Following the two-day FOMC meeting, the U.S. Federal Reserve unleashed its most powerful economic package to date as it announced plans to spend a massive amount of money to revive the U.S. economy. The new plan includes purchasing up to $300 billion of long-term treasuries, expanding TALF to include the purchase of other assets, and buying more mortgage securities. When you add it all up, it approaches a staggering $1 trillion of taxpayer money. The tone of the Fed's announcement and the size of the plan demolished the U.S. Dollar against all major currencies and even versus emerging markets.

In its official statement the Fed cited many reasons for its aggressive action. The number one reason is that the economy is still contracting. Jobs are being lost and equity and housing wealth is declining. Tight credit conditions are hurting consumer spending and sentiment. This is leading to lower sales for businesses which have also had a hard time obtaining credit. Consequently, fixed investments and inventories are down. In addition, businesses have stopped hiring.

One should note that the Fed removed language from its last statement which said it expected the economy to recover later in the year. This put it somewhat in line with Fed Chairman Bernanke's statement on 60 Minutes earlier in the week in which he predicted that the economy would bottom in 2009 but not start a recovery until 2010.

Although the market had anticipated an announcement from the FOMC that would reiterate its quantitative easing policy, the size of the relief package was much more than traders had forecast. The size of today's move by the Fed effectively shocked the market.

News that the Fed is printing money is a huge Dollar negative. It's clear that the Fed wants to pump as much money as possible into the system. The Fed has to be thinking that by aggressively purchasing long-dated debt and mortgages that it will drive down interest rates and send a positive ripple throughout the economy. Today's move by the Fed has effectively triggered negative interest rates.

The good news is that the Fed may have finally gotten ahead of the curve. A year ago it passed on an interest rate cut and the economy got worse. This year it feels that the time is right to act aggressively to help lead the U.S. economy to speedy recovery.

There is downside risk to flooding the market with cash however. Printing money raises the risk of inflation later in the year. The Fed thinks it has a grasp of a potential inflationary scenario. In the latest statement it emphasized that deflation was a greater risk to the economy at this time.

Some traders feel that the current move by the Fed is going to start another leg down in the Dollar. It is probably too early to tell as the global economic situation is still worsening. The latest move by the Fed hurts the Dollar in the short-run but it may lead the U.S. recovery faster than any other nation. Take a look at the numbers coming out of Japan, the Euro Zone and Great Britain and you will see that in the long-run the Fed made the right move.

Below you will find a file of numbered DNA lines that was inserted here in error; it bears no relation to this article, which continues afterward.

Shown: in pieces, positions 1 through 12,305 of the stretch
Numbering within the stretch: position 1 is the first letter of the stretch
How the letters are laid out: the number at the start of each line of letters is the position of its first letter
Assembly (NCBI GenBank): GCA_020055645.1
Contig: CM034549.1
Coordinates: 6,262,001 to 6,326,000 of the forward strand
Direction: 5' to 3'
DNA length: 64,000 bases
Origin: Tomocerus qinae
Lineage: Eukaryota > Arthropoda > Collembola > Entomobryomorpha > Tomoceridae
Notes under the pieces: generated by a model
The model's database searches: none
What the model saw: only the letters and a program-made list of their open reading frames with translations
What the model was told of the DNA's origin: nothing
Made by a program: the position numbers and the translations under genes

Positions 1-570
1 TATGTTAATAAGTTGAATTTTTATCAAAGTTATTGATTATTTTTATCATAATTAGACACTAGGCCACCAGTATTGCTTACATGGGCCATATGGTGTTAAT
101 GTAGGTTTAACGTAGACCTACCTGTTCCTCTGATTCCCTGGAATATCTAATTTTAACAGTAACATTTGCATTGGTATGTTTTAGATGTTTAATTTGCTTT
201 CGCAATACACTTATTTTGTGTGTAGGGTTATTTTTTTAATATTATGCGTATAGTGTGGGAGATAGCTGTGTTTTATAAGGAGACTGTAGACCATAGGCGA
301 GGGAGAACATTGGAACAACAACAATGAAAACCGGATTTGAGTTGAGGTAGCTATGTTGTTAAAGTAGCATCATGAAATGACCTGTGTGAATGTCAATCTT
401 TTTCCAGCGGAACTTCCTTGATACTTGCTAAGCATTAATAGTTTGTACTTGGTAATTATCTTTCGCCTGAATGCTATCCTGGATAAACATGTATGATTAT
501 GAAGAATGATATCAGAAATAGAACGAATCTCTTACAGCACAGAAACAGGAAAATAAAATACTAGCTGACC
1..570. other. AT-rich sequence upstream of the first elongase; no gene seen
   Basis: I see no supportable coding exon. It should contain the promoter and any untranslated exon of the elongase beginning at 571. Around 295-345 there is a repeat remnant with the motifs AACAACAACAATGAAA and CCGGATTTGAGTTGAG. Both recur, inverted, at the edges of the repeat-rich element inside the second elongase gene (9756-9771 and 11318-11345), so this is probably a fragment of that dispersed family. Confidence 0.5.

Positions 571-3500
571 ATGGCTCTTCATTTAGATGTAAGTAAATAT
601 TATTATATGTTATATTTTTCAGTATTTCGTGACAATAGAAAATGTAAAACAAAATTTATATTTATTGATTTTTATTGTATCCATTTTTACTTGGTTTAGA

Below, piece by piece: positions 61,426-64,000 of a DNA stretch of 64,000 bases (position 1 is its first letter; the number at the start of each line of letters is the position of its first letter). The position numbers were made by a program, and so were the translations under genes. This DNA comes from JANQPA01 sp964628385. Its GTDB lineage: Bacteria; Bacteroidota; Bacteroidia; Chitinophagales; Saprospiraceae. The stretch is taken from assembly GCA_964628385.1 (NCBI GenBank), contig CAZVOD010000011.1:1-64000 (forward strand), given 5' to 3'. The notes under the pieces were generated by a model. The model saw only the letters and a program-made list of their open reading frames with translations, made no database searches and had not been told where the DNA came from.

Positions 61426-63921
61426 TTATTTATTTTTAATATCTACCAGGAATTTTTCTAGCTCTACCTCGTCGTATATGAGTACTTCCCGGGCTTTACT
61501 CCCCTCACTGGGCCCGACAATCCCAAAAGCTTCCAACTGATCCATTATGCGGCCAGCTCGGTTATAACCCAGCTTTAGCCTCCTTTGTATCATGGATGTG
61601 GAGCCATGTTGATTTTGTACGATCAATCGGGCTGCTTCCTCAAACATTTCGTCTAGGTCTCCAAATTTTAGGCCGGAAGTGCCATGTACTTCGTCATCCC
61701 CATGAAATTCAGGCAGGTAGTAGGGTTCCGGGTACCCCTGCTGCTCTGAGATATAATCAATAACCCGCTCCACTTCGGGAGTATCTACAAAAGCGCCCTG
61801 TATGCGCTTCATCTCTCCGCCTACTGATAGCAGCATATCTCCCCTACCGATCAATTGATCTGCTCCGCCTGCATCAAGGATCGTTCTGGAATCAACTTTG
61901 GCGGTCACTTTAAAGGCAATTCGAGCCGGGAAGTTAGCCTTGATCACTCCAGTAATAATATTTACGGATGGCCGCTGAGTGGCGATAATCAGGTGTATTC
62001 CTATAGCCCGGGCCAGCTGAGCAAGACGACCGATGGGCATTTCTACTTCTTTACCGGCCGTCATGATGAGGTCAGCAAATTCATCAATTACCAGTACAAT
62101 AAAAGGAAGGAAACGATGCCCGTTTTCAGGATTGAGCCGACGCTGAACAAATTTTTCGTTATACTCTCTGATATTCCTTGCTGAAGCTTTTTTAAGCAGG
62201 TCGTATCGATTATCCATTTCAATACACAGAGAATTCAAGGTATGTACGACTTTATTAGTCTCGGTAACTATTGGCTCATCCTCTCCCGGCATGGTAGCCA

The Euro screamed upward following the announcement by the U.S. Federal Reserve to flood the market with up to $1 trillion. The rally in the Euro amounts to basic interest rate differential analysis. U.S. interest rates are effectively below zero while the Euro Zone is relatively high at 1.5%. Traders are putting their money with the highest yielding currency.

The question traders should be asking themselves is what has happened to the Euro Zone economy to make it stronger than the U.S. economy? The Fed has said all along that it does not care what happens to the Dollar and today's news proves it. In the short-run the Dollar will suffer, but in the long-run, the U.S. Dollar will benefit.

The ball has been thrown into the European Central Bank's court. It can either lower rates to help revive the Euro Zone economy or it can have a higher currency. The global community is not going to buy higher priced European goods so expect to see an increase in U.S. exports.

For several months the European Central Bank has been accused of being behind the curve and the last to recognize the financial turmoil the world is currently experiencing. It is time for it to join Japan, Switzerland, Great Britain and the U.S. and start initiating a program of quantitative easing besides just cutting interest rates.

The problem is that the ECB never created a plan as to which European Union members' assets it would buy. Because a few of its members have bad credit ratings, the ECB would be running the risk of default if it bought assets from the wrong government. It€™s going to be interesting to watch how the ECB reacts while the other main central banks are being proactive.

It€™s easy to write that the GBP USD rallied as the Fed drove down the U.S. Dollar but there is more to it. As a trader, of course you want to stay on the long side of the strongest currency. In this case flooding the market with U.S. Dollars has driven down the Dollar but pushed up the value of the British Pound. This means that all the work the Bank of England did last week to drive the Pound lower with its quantitative easing has effectively been erased.

Sure, the Dollar has been weakened in the short-term, but has the U.K. economy gotten better because the Pound went up? The answer is no. Longer-term traders should not think that the U.S. has sacrificed its currency in the short-run for a faster recovery from the recession. At some point longer-term traders are going to realize that long the Dollar is the right move and they will sell the Pound back down again.

The economy in the U.K. continues to worsen and it does not look like anything the Bank of England has been doing is helping. Its rate slashing has produced no positive results and its stimulus plans have failed also. Last week it embarked on a policy of quantitative easing but any benefit was most likely wiped out by the Fed's action today.